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Māori Land Legislation Timeline 1880-1998

The following table is a chronological listing of Maori land legislation and important events effecting land legislation from 1840 to1998. Copies of the acts, documents or further information about the events mentioned in this timeline can be obtained or enquired about at your local public or tertiary library.
1840  | 1850 | 1860 | 1870 | 1880 | 1890 | 1900 | 1910 | 1920 | 1930 | 1940 | 1950 | 1960| 1970 | 1980 | 1990 

1840 Treaty of Waitangi signed by 500 rangatira around New Zealand. Article 1 gives the kawanatanga of New Zealand to the British Government. Article 2 confirms the "tino rangatiratanga" of the chiefs and hapu and all the people of New Zealand over their lands and villages, but gives the queen or her representatives the buying of those pieces which they might wish to sell. Article 3 as a quid pro quo, allows the people of New Zealand exactly the same tikanga (rights, privileges, customs) as the people of England.  
1844-1846 Governor Fitzroy waives Crown preemption in favour of direct purchases. Much Auckland city land purchased under this system. 
1846 Native Lands Purchase Ordinance Private selling and leasing of Maori land under customary title prohibited. Law is widely ignored in regard to leasing. Single buyer depresses prices. 
Governor Grey begins massive land purchasing by Crown. 
1848 Most of South Island signed away in exchange for promises of reserves. 


Large scale Government purchasing continues especially in Northland, Wairarapa, Hawkes Bay and Manawatu. 
1857 Maori King crowned. Further sales of land in Waikato and Taranaki halted. Would be sellers face severe sanctions.  
1859 Government attempt to purchase land at Waitara, Taranaki from a minor chief encounters armed resistance. 


1860-1863 War in North Taranaki 
1862 Native Lands Act sets up Court to adjudicate on ownership but remains a dead letter. 
1863 New Zealand Settlements Act Districts in arms against the Government to be confiscated. Queenites and neutrals may apply to a Compensation Court to have their interests returned. Large areas were taken in the Waikato, Tauranga, Whakatane/Opotiki and Taranaki and smaller areas in Gisborne, Wairoa and Hawkes Bay.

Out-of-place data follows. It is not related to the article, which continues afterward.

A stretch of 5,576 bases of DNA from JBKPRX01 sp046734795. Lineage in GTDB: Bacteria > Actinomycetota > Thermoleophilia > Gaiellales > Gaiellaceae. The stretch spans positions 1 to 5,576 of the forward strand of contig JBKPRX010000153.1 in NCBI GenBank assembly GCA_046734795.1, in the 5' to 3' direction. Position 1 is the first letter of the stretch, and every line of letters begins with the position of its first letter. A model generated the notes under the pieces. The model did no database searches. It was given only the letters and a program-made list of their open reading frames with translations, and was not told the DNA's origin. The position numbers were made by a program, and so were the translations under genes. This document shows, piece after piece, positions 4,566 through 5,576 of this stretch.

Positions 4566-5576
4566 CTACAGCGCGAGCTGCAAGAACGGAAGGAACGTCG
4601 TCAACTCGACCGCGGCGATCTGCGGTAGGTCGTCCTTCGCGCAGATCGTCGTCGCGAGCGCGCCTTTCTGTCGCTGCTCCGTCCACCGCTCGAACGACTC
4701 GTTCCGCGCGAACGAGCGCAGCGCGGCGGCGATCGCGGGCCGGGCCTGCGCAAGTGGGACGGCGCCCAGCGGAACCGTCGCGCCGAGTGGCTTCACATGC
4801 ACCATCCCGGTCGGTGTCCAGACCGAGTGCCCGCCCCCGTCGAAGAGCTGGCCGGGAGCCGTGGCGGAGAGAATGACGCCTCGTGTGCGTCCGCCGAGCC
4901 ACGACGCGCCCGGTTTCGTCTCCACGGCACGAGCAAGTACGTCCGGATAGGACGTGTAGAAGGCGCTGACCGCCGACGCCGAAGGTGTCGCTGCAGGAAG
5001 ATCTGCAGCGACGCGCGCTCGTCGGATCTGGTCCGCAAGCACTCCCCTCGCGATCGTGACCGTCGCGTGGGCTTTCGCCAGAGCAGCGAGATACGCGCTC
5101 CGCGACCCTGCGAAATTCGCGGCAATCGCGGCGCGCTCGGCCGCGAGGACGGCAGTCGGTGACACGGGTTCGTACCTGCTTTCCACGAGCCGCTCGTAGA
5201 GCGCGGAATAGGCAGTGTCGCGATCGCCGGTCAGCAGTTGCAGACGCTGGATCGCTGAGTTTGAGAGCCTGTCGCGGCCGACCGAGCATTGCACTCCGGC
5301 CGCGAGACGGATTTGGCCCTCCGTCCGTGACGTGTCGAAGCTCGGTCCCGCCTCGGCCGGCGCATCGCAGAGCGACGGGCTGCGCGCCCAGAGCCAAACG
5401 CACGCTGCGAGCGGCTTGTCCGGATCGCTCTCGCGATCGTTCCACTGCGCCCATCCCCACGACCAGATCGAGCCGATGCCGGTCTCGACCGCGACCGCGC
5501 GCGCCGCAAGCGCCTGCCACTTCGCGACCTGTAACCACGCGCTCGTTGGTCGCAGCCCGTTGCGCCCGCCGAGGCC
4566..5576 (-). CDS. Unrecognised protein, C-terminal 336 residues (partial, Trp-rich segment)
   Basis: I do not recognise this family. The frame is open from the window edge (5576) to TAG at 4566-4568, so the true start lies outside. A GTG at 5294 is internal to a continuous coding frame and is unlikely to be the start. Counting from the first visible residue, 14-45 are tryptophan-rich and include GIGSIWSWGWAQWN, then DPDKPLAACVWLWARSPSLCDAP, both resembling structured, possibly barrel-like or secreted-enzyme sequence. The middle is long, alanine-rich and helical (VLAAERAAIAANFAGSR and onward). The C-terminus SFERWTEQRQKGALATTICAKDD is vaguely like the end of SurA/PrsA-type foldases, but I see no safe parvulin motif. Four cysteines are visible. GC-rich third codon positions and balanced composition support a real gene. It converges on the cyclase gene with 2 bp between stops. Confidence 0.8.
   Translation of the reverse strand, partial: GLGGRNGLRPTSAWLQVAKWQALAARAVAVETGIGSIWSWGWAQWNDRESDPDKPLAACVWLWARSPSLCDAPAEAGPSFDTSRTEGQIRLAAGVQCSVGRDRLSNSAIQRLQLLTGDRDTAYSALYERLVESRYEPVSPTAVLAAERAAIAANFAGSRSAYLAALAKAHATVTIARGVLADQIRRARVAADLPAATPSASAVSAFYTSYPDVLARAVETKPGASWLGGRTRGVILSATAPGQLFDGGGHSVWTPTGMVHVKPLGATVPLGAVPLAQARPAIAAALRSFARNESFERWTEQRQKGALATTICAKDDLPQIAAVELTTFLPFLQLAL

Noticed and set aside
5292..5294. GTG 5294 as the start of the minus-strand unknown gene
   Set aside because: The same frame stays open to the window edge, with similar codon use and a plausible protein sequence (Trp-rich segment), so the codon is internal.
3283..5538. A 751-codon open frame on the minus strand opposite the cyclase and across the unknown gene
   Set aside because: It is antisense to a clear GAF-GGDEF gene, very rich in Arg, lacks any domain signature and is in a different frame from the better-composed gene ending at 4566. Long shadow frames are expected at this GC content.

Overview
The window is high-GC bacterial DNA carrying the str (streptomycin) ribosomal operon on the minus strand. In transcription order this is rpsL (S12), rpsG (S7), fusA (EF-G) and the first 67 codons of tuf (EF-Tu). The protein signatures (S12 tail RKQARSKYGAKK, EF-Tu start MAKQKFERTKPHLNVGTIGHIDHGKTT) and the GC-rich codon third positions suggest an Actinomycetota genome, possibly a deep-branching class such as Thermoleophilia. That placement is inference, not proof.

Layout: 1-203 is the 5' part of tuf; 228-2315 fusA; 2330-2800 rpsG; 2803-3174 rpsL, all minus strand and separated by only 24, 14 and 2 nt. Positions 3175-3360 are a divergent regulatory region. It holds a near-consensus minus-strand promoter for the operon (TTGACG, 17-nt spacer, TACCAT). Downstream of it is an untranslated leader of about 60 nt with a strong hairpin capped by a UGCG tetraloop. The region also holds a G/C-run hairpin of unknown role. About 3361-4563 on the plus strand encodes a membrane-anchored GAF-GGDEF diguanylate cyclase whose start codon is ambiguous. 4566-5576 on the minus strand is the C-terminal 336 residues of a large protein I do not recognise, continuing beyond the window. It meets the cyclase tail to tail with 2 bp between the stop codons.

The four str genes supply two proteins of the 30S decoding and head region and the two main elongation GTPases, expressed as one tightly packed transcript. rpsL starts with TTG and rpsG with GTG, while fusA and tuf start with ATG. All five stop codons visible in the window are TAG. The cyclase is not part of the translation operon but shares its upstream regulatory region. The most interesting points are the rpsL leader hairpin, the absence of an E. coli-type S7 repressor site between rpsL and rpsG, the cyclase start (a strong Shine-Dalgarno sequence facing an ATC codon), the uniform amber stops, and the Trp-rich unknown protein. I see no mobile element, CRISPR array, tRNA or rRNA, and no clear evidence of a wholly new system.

1865 Native Lands Act Any Maori owner can apply for title. Survey generally required before investigation can begin. Judge and two Maori assessors to agree. Ownership to vest in either a hapu or in no more than 10 owners. Provisions for Maori jury as an alternative. Hapu title and jury used in less than 10 cases. Direct leases and sales now valid of land passed through Court. Higher prices but more litigation. Government retains right to advance money before cases are heard and Government purchasing continues to dominate the market. Conveyances of individual shares to be before a Judge or a JP. 
1866 Amendment requiring any restrictions against sale or lease to be noted on every title. 
1867 Native Lands Act Names of any other owners must now be endorsed on the back of the title. Those named on the front (10 or fewer) can lease but not sell. Most blocks brought into Court continue to be awarded to less than 10 named rangatira. 
1867 Four Maori seats created in settler-dominated Parliament. 
1869 Native Lands Act Amendment Act? Alienation by a minority of owners not lawful. Majority of owners (by value) may apply for a partition. 


1870 Native Lands Frauds Prevention Act Trust Commissioners appointed to ensure sufficient land retained for alienators support. 
1873 Native Land Act All owners must now be registered on a Memorial of Ownership with presumed equal rights unless a further hearing determines otherwise. Block cannot be sold or leased without consent of every owner. Majority of owners may apply to partition out interests of sellers. Undivided interests protected against action to recover debt. Judge or magistrate and interpreter must certify deeds of alienation. Reserves of at least 50 acres per head must be retained. Individual owners continue to sell shares. Buyers can partition out proportion of interests acquired. 


1881 Native Lands Frauds Prevention Act All sales of shares must be approved by Trust Commissioners. Sellers must prove thay retain sufficient land to support them (More than 50 acres per head depending on land quality) 
1882 Native Land Division Act Pakehas who have bought up individual shares in the past can apply for a partition of their interests.